rescue vehicle at the scene also included a nurse anesthetist. Immediately
prior to the study period, all involved personnel underwent a refresher course
in ACLS according to international CPR guidelines2,3 and
in use of the modified defibrillator. In Akershus, a modification required
that patients with ventricular fibrillation or pulseless ventricular tachycardia
received 3 minutes of CPR before the first direct current shock and between
unsuccessful series of 3 direct current shocks.15 Resuscitation
was otherwise attempted in accordance with the guidelines.2,3 The
defibrillators were used in manual mode in Akershus and in semiautomatic mode
in the 2 other regions. The personnel were aware that we intended to study
CPR performance and that the sternal pad recorded chest compressions. They
were not informed that a primary focus was duration of time CPR was performed.
Data from each resuscitation episode were collected in 2 data cards;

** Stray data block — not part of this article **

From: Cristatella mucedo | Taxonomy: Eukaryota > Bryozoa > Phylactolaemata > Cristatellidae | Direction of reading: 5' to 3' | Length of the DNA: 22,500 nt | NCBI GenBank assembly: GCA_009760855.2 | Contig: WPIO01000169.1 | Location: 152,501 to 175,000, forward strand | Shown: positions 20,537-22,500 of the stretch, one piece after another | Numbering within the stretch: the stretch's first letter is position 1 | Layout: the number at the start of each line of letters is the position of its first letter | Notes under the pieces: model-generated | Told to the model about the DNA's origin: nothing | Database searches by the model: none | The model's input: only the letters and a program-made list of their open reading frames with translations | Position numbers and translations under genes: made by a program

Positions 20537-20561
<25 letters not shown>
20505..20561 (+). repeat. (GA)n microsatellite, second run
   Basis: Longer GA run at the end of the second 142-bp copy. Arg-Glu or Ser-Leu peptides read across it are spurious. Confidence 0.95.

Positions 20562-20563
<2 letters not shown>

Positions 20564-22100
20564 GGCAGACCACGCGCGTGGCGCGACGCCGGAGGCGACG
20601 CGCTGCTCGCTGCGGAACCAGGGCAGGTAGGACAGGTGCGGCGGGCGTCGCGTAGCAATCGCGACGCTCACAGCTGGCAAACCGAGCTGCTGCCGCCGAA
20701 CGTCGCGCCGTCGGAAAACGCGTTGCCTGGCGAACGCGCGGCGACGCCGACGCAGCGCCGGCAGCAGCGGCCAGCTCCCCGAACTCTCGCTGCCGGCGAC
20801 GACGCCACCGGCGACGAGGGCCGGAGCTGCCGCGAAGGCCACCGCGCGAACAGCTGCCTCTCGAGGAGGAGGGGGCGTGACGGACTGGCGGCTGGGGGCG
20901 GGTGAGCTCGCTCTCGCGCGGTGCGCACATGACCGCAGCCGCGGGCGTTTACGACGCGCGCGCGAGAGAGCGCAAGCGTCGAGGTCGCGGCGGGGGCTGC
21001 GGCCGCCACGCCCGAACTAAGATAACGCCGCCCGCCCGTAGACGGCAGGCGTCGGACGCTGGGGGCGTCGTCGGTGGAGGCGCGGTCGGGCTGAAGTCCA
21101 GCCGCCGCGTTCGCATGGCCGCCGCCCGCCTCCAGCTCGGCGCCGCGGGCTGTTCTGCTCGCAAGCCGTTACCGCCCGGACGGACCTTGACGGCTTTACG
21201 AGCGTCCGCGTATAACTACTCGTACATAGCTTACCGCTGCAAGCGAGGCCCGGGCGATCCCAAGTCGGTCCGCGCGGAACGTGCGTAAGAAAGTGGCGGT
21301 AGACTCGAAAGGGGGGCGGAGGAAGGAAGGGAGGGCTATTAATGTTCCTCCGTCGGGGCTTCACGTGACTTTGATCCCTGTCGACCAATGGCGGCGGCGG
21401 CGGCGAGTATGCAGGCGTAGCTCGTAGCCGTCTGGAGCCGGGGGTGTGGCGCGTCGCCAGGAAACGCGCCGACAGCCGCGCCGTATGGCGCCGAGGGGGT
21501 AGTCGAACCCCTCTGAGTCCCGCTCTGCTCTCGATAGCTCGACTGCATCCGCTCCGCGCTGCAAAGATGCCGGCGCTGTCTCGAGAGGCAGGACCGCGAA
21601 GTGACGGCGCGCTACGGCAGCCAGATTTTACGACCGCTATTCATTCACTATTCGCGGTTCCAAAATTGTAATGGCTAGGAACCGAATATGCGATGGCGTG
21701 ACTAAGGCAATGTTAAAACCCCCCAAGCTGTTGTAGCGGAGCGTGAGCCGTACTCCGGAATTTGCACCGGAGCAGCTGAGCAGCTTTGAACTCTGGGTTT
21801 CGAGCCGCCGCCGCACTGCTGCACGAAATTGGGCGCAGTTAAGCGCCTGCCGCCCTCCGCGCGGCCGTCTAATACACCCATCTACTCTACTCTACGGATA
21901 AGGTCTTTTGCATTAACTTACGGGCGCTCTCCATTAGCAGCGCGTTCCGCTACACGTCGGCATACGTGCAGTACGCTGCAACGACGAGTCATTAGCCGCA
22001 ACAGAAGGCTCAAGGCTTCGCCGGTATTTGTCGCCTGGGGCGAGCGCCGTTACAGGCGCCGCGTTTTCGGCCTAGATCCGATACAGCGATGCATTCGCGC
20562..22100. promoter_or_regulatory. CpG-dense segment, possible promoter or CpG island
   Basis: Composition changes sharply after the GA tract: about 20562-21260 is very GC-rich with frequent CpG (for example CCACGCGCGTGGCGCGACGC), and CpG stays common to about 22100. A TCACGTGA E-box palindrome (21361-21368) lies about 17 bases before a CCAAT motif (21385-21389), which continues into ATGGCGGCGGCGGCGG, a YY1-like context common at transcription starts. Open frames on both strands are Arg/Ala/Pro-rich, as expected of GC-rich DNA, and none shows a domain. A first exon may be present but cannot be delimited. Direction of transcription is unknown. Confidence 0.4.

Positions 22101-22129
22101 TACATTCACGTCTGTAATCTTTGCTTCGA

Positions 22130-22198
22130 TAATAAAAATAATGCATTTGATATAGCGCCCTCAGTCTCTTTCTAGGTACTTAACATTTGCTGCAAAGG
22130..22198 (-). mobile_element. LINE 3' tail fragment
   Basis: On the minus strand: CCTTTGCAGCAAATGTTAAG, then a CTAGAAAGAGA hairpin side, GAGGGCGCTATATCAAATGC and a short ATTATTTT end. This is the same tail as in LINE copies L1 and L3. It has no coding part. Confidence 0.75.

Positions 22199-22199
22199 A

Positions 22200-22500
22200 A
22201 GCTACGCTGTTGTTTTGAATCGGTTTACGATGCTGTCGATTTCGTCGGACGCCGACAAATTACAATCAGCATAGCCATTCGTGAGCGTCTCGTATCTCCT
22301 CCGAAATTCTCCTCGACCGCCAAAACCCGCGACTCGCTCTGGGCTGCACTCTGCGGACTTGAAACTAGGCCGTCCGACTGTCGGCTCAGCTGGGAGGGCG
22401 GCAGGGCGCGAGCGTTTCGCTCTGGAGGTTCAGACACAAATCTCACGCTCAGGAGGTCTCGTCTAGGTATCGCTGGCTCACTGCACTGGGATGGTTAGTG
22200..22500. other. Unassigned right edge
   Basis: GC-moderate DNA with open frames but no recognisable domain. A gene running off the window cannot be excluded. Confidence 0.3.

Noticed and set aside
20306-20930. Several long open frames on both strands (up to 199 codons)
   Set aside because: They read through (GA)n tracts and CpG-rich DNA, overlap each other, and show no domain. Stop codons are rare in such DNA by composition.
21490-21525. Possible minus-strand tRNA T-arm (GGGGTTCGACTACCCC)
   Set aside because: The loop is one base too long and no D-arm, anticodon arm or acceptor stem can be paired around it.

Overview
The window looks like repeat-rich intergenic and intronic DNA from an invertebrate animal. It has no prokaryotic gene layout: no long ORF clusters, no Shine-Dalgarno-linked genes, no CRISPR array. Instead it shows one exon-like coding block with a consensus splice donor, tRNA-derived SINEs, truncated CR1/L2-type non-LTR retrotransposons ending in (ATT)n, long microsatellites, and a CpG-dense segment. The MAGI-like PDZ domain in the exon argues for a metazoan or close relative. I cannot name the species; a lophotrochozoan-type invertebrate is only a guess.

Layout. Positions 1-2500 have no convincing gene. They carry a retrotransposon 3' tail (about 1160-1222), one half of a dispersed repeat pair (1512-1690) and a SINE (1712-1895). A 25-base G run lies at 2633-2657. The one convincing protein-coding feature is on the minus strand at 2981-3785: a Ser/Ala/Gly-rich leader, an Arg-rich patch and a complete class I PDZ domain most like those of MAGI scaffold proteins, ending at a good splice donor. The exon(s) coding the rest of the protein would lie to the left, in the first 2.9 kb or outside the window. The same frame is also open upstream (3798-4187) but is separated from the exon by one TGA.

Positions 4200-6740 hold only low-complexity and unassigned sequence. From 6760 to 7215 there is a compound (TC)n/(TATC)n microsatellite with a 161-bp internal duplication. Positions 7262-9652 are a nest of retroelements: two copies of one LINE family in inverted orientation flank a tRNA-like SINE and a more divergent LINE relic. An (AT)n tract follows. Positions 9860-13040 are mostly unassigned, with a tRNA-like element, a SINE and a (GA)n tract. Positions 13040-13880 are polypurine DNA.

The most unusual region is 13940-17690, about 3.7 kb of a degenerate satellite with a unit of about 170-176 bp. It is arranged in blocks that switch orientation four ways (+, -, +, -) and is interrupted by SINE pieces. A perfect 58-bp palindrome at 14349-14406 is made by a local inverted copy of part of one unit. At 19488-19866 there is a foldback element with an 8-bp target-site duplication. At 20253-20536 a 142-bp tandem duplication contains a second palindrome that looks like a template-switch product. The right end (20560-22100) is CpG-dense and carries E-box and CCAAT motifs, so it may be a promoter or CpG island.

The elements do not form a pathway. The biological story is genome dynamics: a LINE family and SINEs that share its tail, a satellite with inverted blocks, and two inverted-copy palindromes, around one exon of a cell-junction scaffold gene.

1 standard card collected electrocardiographic signals, time, and events,
and a second card fitted specially for this study recorded signals from the
extra chest pad and thoracic impedance between the defibrillator pads as measured
by applying a nearly constant sinusoidal current. After each CPR episode,
all data were extracted and collected and the memory of the cards was cleared.
One person at each site was responsible for this.
The raw data consisted of timeline and events, electrocardiographic
signals, thoracic impedance, and values from the extra chest pad, all sampled
at 500 Hz. For each episode, a copy of the ambulance record and other written
documentation, including the Utstein format for out-of-hospital cardiac arrest,16 were collected. All data were collected on a designated
server at the facilities of Laerdal Medical Corp, Stavanger, Norway, and Laerdal